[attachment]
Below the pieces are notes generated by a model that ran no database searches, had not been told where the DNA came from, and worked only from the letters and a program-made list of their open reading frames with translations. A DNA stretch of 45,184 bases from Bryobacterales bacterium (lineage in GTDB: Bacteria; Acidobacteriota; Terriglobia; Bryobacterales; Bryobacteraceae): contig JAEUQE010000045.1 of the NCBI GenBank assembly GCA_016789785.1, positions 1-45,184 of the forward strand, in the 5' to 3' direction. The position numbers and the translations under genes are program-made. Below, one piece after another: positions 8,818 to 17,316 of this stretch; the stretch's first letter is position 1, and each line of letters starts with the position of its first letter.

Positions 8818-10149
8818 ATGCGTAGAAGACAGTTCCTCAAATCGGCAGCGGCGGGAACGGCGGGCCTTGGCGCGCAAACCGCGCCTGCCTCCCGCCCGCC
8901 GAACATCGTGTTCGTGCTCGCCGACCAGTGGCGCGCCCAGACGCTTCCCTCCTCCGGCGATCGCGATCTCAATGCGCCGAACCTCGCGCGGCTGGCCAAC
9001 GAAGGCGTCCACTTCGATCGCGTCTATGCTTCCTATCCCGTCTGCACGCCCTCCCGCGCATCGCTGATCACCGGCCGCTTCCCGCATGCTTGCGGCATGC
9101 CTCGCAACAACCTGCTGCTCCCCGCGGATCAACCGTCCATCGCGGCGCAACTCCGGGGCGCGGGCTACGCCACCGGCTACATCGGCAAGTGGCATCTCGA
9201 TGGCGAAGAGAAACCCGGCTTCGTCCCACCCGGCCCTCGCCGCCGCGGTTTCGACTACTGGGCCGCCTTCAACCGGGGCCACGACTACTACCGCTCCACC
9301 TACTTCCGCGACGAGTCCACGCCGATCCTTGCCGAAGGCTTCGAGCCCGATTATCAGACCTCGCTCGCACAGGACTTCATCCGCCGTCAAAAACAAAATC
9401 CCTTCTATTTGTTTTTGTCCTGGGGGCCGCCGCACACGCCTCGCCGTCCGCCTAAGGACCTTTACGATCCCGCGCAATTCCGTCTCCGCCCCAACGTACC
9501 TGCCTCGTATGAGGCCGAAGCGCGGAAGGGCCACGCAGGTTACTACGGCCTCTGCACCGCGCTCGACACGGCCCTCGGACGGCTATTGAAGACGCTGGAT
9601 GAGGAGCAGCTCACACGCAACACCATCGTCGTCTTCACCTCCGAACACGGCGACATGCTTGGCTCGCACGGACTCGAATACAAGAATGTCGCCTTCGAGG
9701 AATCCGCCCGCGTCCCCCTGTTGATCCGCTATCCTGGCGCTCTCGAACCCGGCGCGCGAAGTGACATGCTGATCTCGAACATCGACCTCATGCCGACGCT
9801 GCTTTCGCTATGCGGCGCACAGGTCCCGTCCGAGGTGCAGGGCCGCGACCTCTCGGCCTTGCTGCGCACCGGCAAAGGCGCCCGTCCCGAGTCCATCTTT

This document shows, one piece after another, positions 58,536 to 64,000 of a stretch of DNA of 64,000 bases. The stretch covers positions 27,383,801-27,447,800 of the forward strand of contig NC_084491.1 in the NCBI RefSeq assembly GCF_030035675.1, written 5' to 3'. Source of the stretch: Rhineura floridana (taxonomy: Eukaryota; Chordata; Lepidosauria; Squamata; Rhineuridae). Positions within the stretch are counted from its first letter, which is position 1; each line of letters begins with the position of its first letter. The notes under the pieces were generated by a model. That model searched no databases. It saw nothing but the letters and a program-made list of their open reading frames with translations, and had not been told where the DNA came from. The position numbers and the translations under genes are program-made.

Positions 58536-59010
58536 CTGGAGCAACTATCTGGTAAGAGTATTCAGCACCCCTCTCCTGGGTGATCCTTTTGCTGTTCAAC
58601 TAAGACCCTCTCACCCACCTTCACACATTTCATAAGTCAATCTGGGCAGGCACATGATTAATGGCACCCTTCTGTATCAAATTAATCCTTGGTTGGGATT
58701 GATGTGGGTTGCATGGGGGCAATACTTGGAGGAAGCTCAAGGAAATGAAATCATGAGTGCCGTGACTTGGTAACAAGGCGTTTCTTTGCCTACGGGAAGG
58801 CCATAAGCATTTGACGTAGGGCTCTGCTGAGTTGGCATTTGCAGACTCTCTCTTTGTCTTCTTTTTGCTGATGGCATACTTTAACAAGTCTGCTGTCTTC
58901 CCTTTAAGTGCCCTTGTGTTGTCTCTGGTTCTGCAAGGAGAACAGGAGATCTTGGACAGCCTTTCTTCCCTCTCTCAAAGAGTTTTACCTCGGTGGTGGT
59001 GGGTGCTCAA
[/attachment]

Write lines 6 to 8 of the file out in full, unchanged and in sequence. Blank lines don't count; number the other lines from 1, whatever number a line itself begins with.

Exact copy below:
9101 CTCGCAACAACCTGCTGCTCCCCGCGGATCAACCGTCCATCGCGGCGCAACTCCGGGGCGCGGGCTACGCCACCGGCTACATCGGCAAGTGGCATCTCGA
9201 TGGCGAAGAGAAACCCGGCTTCGTCCCACCCGGCCCTCGCCGCCGCGGTTTCGACTACTGGGCCGCCTTCAACCGGGGCCACGACTACTACCGCTCCACC
9301 TACTTCCGCGACGAGTCCACGCCGATCCTTGCCGAAGGCTTCGAGCCCGATTATCAGACCTCGCTCGCACAGGACTTCATCCGCCGTCAAAAACAAAATC